Friday, 28 January 2005

Nuclear power

Chris’s earlier entry on nuclear power got me thinking. I spent a few years in the industry and got to witness it change from a horribly inefficient industry to one that is quite competitive—after deregulation of generation, of course. The time is certainly ripe for new plants, since the existing fleet’s licenses begin to expire in the next few years.

My guess is that with a simplified design and a simple licensing process, new plants would be built in short order. Deregulation is something that worked amazingly well. Indeed, far better than this capitalist oppressor ever imagined. When I started in the industry, fresh out of college, I had pretty much taken it for granted that power generation—just like the power lines themselves—was a natural monopoly.

Once deregulation was in place, though, peoples’ thinking seemed to change. Before deregulation, the nuclear plants seemed to compete to see who could stay offline the longest. The plant operators were quick to take a plant offline to demonstrate their commitment to safety. Somewhere during the transition to a competitive generating environment, both the regulators and the plant operators figured out that the best run plants were also the ones that were the safest. In other words, the NRC and operators started asking why a shutdown was required. Why didn’t we know that the conditions requiring a shutdown were emerging, and how can we claim to know how to run the plant if we can’t see these things? In short, incentives matter.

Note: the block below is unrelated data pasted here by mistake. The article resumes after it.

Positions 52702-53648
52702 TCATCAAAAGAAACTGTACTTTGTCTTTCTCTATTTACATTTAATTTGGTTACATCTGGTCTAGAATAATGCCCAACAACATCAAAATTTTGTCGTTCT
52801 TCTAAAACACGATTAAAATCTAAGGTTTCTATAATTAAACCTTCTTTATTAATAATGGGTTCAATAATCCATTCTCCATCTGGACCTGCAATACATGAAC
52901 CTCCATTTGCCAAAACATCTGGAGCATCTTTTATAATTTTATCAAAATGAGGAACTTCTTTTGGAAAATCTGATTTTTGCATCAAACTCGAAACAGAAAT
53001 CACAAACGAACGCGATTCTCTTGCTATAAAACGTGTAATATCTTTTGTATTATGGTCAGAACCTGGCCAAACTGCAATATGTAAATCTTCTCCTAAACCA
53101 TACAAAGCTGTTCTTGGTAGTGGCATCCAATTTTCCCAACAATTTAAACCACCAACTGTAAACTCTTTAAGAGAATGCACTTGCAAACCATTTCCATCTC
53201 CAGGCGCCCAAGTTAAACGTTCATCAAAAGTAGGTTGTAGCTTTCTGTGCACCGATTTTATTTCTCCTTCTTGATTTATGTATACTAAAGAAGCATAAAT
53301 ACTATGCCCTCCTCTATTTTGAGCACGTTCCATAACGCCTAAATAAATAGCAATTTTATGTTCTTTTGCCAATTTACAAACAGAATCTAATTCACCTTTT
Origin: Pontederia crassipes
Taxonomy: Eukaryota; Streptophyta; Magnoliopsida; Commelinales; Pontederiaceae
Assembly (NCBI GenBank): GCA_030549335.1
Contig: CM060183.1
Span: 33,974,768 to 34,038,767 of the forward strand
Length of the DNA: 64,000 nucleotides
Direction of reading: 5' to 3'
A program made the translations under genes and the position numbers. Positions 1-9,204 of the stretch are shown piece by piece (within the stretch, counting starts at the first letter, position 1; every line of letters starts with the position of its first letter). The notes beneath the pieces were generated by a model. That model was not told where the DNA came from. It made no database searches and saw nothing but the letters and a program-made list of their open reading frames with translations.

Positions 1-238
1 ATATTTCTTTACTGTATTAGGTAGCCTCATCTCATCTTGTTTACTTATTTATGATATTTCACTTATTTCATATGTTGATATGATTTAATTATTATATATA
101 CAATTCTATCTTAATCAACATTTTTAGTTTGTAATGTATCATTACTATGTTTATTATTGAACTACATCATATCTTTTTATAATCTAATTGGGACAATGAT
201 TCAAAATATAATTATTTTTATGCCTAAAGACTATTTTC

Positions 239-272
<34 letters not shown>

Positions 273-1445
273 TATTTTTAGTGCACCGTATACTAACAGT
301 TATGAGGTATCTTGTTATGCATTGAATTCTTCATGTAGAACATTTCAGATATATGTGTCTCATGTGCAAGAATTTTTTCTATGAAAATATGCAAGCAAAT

As long as they can be run safely and economically, I would love to see some new plants come online. The issue of dealing with spent fuel is another problem—it’s a huge unrecognized liability and it’s unclear to this day whether Yucca Mountain will ever be available as a permanent repository for spent fuel. Even so, having nuclear power as a continuing alternative for energy needs is a great idea as I see it.

1 comment:

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Think of the implications, man! How stupid would protesters sound shouting, “No blood for couscous!”

We must remain dependent upon foreign oil sources so the broken record can remain in heavy rotation!

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